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CachacaDivininha

Bottles of cachaça, a Brazilian alcoholic beverage.

An alcoholic beverage is a drink containing ethanol. It is a drug, and depressant, and most societies regulate or restrict the sale and use of alcohol.

Chemistry

Main article: ethanol

Ethanol (CH3CH2OH), the active ingredient in alcoholic beverages, is almost always produced by fermentation - the metabolism of carbohydrates by certain species of yeast in the absence of oxygen. The process of culturing yeast under alcohol-producing conditions is referred to as brewing.

It has been suggested that alcoholic impurities (congeners) are the cause of hangovers. However, it is more likely that they are caused by ethanal a toxic breakdown intermediate naturally produced by the liver as the alcohol is metabolised.

Alcoholic beverages with a concentration of more than 50%vol (100 proof) ethanol or greater are flammable liquids and easily ignited. Some exotic beverages gain their distinctive flavors through intentional ignition of the drink, such as the Flaming Dr. Pepper or the Fiery Blue Mustang.

It should be noted that in chemistry, alcohol is a general term for any organic compound in which a hydroxyl group (-OH) is bound to a carbon atom, which in turn is bound to other carbon atoms and further hydrogens. Other alcohols such as propylene glycol and the sugar alcohols may appear in food or beverages regularly, but these alcohols do not make them "alcoholic".

Alcoholic content

The concentration of alcohol in an alcoholic beverage may be specified in percent alcohol by volume (ABV), in percentage by weight (sometimes abbreviated w/w for weight for weight), or in proof. The 'proof' measurement roughly corresponds in a 2:1 ratio to percent alcoholic content by volume (e.g. 80 proof ≈ 40% ABV). Common distillation cannot exceed 192 proof because at that point ethanol is an azeotrope with water. Alcohols of this purity are commonly referred to as grain alcohol and are not meant for human consumption, with the notable exception of neutral grain spirits.

Most yeasts cannot grow when the concentration of alcohol is higher than about 18% by volume, so that is a practical limit for the strength of fermented beverages such as wine, beer, and sake. Strains of yeast have been developed that can survive in solutions of up to 25% alcohol by volume, but these were bred for ethanol fuel production, not beverage production. Spirits are produced by distillation of a fermented product, concentrating the alcohol and eliminating some of the by-products. Many wines are fortified wines with additional grain alcohol to achieve higher ABV than is easily reached using fermentation alone.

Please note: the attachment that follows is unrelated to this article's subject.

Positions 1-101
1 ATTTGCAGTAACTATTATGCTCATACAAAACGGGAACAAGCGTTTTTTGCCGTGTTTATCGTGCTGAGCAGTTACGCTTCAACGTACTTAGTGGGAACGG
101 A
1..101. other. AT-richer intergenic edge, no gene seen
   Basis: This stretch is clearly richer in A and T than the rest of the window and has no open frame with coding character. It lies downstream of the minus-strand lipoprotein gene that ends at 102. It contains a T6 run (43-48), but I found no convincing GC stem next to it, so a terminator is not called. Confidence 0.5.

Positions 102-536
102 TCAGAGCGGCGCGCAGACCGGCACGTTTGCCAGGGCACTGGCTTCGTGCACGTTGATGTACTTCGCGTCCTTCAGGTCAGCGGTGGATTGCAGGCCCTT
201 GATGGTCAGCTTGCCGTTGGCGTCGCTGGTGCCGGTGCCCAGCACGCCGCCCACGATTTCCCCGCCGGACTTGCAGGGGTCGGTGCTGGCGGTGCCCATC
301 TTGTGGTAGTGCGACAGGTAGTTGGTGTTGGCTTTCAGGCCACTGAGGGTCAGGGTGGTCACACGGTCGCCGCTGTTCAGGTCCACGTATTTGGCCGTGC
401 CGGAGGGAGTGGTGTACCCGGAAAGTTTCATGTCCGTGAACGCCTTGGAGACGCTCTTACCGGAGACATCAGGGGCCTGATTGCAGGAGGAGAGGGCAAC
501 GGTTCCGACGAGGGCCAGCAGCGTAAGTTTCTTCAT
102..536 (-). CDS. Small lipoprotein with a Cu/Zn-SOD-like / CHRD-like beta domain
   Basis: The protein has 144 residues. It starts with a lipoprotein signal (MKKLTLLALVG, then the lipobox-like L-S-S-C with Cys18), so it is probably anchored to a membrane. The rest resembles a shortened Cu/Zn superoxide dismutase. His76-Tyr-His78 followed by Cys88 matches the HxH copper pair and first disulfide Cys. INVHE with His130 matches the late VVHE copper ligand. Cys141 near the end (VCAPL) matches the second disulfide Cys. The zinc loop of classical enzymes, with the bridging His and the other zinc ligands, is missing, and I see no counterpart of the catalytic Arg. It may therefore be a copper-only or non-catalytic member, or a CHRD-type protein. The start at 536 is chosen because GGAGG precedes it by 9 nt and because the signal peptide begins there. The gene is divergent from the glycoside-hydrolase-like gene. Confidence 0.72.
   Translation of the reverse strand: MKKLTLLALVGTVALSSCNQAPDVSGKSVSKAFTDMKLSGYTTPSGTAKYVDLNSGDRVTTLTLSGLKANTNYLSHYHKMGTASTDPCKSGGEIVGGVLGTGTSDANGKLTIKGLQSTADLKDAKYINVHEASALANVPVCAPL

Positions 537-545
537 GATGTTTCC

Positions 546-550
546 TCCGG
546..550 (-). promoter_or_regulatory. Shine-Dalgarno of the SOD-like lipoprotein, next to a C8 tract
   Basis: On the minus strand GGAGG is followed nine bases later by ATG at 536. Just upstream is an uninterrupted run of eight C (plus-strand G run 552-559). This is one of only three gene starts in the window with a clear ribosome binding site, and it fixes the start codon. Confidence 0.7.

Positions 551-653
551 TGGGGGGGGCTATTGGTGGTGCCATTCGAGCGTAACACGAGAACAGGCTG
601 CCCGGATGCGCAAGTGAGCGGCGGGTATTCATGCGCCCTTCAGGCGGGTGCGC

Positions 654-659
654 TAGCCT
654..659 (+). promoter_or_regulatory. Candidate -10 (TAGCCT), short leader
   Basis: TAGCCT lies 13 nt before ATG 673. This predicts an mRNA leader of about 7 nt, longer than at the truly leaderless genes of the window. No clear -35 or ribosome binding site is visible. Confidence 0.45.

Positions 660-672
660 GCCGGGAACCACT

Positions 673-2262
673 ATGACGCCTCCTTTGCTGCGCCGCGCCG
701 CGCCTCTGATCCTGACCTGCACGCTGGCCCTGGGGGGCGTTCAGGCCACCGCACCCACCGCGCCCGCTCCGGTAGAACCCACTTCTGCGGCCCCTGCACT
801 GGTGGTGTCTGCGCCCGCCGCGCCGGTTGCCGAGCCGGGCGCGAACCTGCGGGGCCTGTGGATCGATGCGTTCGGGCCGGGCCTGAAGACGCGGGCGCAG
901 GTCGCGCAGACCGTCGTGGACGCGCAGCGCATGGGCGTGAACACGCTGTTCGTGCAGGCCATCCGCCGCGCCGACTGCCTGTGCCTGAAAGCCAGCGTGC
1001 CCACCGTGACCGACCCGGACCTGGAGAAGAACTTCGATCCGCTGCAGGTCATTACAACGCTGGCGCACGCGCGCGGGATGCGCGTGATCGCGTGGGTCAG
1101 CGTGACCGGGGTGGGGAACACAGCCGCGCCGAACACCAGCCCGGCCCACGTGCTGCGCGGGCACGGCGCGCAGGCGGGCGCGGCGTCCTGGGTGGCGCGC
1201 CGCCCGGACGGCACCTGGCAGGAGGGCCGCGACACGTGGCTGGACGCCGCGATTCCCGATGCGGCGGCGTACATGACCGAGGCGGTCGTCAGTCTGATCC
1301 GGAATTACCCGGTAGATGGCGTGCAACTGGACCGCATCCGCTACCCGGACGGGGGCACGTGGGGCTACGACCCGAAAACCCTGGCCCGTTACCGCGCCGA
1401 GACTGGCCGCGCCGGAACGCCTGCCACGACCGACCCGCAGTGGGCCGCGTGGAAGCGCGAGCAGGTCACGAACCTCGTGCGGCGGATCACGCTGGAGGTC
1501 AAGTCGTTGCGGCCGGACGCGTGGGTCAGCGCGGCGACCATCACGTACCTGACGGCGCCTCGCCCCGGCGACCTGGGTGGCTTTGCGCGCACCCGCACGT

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Flavoring

Ethanol is a moderately good solvent for many "fatty" substances and essential "oils", and thus facilitates the inclusion of several coloring, flavoring, and aromatic compounds to alcoholic beverages, especially to distilled ones. These flavoring ingredients may be naturally present in the starting material, or may be added before fermentation, before distillation, or before bottling the distilled product. Sometimes the flavour is obtained by allowing the beverage to stand for months or years in barrels made of special wood, or in bottles where scented twigs or fruits — or even insects — have been inserted.

History

Main article: History of alcohol

Alcoholic beverages have been widely consumed since prehistoric times by people around the world, seeing use as a component of the standard diet, for hygienic or medical reasons, for their relaxant and euphoric effects, for recreational purposes, for artistic inspiration, as aphrodisiacs, and for other reasons. Some have been invested with symbolic or religious significance suggesting the mystical use of alcohol, e.g. by Greco-Roman religion in the ecstatic rituals of Dionysus (also called Bacchus), god of drink and revelry; in the Christian Eucharist; and at the Jewish Passover.

Fermented beverages

Chemical analyses of organics absorbed and preserved in pottery jars from the Neolithic village of Jiahu, in Henan province, Northern China, have revealed that a mixed fermented beverage of rice, honey, and fruit was being produced as early as 9,000 years ago. This is approximately the same time that barley beer and grape wine were beginning to be made in the Middle East. Recipes have been found on clay tablets and art in Mesopotamia that show individuals using straws to drink beer from large vats and pots.

Wine was consumed in Classical Greece at breakfast or at symposia, and in the 1st century BC it was part of the diet of most Roman citizens. However, both Greeks and Romans generally consumed their wine watered (from 1 parts of wine to 1 part of water, to 1 part of wine to 4 parts of water). The transformation of water into wine at a wedding feast is one of the miracles attributed to Jesus in the New Testament, and his use of wine in the Last Supper led to it becoming an essential part of the Eucharist rite in most Christian traditions.

The ambiguity of the Qur'anic ban on alcoholic beverages, meant that wine (usually sold by Christian tavern-keepers) remained fairly popular in Islamic lands over the centuries, as revealed in the verses of Persian poet and mathematician Omar Khayyám (1040–1131):

"Here with a Loaf of Bread beneath the Bough,
A Flask of Wine, a Book of Verse—and Thou
Beside me singing in the Wilderness—
And Wilderness is Paradise enow." [1]